National Geographic : 1924 Nov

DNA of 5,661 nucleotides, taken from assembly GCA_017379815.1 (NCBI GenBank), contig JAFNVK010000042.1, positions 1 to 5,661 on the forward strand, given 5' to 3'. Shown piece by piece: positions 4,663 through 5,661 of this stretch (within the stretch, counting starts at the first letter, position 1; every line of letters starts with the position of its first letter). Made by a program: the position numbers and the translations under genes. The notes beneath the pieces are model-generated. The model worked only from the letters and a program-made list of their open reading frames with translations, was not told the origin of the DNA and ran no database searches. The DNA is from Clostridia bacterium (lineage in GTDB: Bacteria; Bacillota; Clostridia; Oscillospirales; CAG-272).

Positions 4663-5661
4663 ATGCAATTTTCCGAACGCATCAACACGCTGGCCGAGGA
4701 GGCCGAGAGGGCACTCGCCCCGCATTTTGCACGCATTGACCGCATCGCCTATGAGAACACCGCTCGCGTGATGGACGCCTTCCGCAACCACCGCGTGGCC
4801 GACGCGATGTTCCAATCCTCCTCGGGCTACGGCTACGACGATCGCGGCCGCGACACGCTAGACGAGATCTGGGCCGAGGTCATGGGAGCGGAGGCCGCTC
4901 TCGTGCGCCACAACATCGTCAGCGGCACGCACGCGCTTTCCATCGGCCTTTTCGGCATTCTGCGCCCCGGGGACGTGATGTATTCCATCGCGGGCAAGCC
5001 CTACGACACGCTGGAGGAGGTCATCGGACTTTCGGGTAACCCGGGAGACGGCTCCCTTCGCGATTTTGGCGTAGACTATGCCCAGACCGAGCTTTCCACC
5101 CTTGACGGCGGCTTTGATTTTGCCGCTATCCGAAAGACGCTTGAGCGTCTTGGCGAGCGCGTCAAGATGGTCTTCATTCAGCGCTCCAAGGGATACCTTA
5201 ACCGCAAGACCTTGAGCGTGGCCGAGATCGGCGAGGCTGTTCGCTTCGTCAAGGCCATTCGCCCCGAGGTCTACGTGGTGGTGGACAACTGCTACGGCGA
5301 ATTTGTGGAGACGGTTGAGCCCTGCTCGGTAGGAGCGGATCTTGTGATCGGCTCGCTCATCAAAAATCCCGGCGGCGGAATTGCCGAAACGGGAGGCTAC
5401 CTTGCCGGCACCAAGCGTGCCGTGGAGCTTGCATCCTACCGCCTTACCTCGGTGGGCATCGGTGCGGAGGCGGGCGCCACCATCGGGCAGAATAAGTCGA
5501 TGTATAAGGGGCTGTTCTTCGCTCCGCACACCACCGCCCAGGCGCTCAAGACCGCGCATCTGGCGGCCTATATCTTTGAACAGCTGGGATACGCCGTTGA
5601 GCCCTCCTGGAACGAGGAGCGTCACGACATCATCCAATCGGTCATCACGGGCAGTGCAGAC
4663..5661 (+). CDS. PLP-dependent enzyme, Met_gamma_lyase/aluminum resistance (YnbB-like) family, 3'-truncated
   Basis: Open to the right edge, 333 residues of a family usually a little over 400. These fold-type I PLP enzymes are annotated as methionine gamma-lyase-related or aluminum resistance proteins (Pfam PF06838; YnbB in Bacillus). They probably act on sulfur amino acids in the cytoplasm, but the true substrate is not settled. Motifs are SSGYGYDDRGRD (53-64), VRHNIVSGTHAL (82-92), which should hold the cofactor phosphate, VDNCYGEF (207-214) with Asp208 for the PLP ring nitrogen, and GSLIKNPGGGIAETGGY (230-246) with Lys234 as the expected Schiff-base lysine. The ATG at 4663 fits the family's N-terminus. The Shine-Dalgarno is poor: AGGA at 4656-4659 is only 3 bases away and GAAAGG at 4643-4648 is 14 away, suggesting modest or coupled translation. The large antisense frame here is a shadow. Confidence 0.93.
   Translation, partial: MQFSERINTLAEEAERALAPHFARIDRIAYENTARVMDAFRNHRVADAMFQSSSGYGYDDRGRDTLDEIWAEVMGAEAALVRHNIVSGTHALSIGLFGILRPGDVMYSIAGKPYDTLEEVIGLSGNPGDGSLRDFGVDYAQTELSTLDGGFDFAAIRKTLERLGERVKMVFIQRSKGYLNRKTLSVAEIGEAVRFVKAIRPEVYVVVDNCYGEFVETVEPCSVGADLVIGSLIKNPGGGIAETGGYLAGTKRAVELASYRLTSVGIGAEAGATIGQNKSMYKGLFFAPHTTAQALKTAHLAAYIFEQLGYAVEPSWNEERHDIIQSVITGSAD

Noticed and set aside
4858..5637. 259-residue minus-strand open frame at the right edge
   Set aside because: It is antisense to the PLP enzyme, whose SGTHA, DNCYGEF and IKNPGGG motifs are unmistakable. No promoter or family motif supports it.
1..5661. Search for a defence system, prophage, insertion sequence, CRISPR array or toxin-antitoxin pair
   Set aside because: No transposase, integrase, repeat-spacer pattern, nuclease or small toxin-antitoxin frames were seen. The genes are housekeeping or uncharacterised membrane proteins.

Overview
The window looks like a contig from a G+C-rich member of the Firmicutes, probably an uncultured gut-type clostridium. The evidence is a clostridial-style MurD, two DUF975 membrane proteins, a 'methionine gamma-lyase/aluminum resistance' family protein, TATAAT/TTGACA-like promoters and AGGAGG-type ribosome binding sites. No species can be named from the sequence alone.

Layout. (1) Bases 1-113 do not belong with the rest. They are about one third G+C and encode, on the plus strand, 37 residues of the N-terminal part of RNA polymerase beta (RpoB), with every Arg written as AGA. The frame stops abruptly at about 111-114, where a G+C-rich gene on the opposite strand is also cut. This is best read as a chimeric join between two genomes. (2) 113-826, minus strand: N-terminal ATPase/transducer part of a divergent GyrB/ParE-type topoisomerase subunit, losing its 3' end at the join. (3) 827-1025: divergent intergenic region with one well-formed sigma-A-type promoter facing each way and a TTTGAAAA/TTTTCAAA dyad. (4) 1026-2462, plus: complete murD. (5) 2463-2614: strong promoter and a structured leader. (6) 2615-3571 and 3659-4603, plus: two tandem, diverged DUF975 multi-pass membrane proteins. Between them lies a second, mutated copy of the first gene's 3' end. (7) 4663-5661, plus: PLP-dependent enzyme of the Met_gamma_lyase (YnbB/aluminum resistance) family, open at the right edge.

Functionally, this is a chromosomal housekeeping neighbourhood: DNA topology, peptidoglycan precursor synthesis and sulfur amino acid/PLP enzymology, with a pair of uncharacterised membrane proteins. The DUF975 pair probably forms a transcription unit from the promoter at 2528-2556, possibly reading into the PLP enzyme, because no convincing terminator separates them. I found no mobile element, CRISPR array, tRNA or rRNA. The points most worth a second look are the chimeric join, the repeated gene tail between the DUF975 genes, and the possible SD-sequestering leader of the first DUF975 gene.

THE GRAND DUCHY OF LUXEMBURG A Miniature Democratic State of Many Charms Against a Feudal Background BY MAYNARD OWEN WILLIAMS AUTHOR Of "LATVIA, IOME OF THE LETTS," "AT THE TOMB OF TUTANKHAMEN," "SYRIA, THE LAND LINK OF IISTORY'S CHAIN," "ADVENTURES WITH A CAMERA IN MANY LANDS," ETC., IN THE NATIONAL GEOGRAPHIC MAGAZINE " IT tight and wait" is the best ad vice one can give a newcomer to the Grand Duchy of Luxemburg; for, although he is liable to be offended at first, he will become fond of both land and people. c "What do you want a thirty-centime stamp for?" snaps the postal clerk, and one is tempted to reply, "None of your business." But it is only his way of ask ing, "Do you know the foreign rate has just changed ?" "Plenty of tables," laughs the head waiter, as with the timidity of solitude and strangeness you wait to be shown to a seat in the dining room. "Take any seat that pleases you," is what he means. Within a week your postal clerk will tear apart a whole sheet of Marie-Ade laide stamps to give you a few of the best printed, and the head waiter will be lend ing you maps, telling you of old customs and places, and seeking to acquaint you with the poems and proverbs of his peo ple, if they interest you. Did you ever have a maitre d'hotel in full regalia, and in the midst of his dining room kingdom, hum you a song, so that you could check it with the tune sounded by the carillon? My excellent friend, who unwittingly offended me at first, did. THE NATIVE KNOWS HIS RIGHTS AND DEMANDS THEM Passionately independent, the Luxem burger inhabits a land plastered with pre-war "Verboten" and post-war "De fendu" signs, of which he is as blissfully oblivious as one is of the birthmark on the face of an old friend. Not only does he sit tight as to his rights, but he examines the teeth of all authority in a way that makes one wonder why he is not more frequently bitten. A letter signed by the Prime Minister did not help me to enter the town hall during a church celebration, although numbers of people were being admitted. The con cierge would not even read the letter after looking at the signature. "It's the Mayor, not the Prime Minister, who rules here," he proclaimed. The land is like the people. One must truly fraternize with it. After a I25-mile motor ride in a country only 50 miles long, I returned disappointed. Since then I have tramped hundreds of miles and cycled hundreds of miles more and en joyed them all, sunshine or rain. Survive the first day and you will enjoy, and re gret, your last. The Grand Duchy has an area of 999 square miles, marked down from four times as many, and a population of 270, ooo, also much below the maximum of former days. Ligurian, Celt, Gaul, Belgian and Tre verian, Roman, Frank, Vandal and Hun, Merovingian, Carolingian, and Norman have all had their parts in the evolution of the people. ONCE AN INLAND GIBRALTAR For ages Luxemburg was an inland Gibraltar and a mighty fortress. It pre pared for war and got it. Raise and raze was the constant game. In 1867 the fortress was dismantled. This was no blow to the pride of the people. Far from it. The guard that marched out was Prussian. Not only was the erstwhile forbidding city now open to all, but it be gan to grow outward. Beautiful parks, laid out by the man who made a floral paradise of the Casino at Monte Carlo, have taken the place of the old fortifications. The Adolphe Bridge, spanning the gorge of the Petrusse, makes the ap proach to the former fortress too simple.